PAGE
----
chapter  1
A Home in the West: The 1860s
Pages 20

Long after her father’s death, Laura Ingalls Wilder wrote to her daughter, fellow writer Rose Wilder Lane, “Pa was no business man. He was a hunter and a trapper, a musician and a poet.” 1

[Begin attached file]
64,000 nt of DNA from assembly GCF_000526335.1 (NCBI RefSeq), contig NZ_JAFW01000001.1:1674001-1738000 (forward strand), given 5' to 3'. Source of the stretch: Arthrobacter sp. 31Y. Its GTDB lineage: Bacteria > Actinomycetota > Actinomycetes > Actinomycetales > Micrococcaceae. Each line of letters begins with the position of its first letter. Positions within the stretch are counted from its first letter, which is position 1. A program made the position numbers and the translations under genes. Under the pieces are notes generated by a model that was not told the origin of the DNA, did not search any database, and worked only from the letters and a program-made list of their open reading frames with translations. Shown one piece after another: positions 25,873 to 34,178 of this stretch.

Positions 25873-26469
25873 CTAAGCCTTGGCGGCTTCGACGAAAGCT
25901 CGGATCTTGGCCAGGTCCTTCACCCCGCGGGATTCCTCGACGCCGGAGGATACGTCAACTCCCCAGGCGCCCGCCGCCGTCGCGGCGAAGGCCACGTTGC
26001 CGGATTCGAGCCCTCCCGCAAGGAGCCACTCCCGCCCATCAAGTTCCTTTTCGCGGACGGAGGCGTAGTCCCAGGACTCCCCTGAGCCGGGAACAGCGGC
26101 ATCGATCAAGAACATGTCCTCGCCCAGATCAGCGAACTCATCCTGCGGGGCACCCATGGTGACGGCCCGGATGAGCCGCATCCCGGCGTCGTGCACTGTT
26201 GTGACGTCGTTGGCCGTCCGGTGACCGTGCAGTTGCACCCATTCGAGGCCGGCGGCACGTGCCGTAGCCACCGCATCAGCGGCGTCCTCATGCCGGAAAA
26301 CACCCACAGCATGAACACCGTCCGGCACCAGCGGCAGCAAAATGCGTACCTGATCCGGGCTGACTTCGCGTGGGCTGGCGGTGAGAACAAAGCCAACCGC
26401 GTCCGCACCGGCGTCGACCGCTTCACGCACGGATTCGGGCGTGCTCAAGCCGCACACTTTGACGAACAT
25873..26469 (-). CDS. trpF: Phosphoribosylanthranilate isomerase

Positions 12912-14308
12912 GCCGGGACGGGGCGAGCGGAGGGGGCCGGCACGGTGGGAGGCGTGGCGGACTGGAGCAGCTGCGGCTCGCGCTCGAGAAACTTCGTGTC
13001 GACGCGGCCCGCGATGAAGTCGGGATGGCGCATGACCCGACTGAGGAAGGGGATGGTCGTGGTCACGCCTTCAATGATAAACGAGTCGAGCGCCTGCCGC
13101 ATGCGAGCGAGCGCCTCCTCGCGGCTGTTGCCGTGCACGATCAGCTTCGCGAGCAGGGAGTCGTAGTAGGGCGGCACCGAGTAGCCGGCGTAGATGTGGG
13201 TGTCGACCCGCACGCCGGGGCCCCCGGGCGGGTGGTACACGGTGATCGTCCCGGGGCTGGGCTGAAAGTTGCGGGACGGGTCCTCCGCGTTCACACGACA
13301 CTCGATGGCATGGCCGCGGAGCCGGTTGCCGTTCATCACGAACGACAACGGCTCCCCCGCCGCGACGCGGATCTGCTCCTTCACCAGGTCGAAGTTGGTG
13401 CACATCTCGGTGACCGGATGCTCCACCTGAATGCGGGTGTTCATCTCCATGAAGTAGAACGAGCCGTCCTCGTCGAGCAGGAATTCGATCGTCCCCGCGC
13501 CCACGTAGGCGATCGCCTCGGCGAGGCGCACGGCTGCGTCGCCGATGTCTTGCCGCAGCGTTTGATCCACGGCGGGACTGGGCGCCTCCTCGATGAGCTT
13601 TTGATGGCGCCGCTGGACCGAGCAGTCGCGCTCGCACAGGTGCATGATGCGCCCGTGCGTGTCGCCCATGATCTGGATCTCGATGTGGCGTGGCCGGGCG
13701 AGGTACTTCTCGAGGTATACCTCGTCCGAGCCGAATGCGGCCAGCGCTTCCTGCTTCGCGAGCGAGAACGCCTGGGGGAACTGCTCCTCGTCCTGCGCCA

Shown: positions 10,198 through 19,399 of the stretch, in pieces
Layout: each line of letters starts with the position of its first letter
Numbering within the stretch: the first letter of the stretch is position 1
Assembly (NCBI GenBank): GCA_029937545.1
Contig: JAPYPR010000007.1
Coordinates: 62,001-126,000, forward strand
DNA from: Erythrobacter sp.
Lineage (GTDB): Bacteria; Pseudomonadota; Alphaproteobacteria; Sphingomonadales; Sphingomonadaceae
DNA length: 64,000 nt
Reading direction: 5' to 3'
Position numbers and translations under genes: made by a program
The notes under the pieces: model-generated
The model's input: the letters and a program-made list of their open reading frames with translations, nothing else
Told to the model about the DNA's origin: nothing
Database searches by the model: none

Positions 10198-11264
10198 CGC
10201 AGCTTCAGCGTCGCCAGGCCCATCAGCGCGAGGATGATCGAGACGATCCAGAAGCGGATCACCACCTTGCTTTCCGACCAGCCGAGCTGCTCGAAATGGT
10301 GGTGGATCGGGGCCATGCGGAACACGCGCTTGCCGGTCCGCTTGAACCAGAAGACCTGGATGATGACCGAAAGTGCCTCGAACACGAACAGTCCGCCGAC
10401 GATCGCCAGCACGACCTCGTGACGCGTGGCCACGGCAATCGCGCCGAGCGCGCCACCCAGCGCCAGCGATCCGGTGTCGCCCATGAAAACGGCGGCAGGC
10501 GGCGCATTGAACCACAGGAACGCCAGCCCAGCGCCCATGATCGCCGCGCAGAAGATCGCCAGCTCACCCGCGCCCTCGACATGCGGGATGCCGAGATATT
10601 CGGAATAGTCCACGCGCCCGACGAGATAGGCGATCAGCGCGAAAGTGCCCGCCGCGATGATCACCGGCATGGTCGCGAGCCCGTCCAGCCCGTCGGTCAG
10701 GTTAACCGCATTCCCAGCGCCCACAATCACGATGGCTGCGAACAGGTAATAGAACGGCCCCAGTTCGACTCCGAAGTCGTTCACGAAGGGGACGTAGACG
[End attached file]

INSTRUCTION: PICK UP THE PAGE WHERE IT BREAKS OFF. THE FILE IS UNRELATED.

Charles Phillip Ingalls may have been no businessman, but to his admiring daughter (and likeminded, globetrotting granddaughter), he was the consummate pioneer: an undaunted farmer and jack-of-all trades; an optimistic man brimming with energy and talent; a devoted husband and father; a respected citizen; and a fast friend. But perhaps his most significant personality trait, at least in terms of his daughter’s future development, was what Wilder would describe in her novels as Charles’s “wandering foot.” For it was Charles Ingalls’s impulsivity, restlessness, and faith in greener pastures that led to Wilder’s own itinerant childhood on the western frontier and, ultimately, to the transformation of her experiences there into landmark American literature.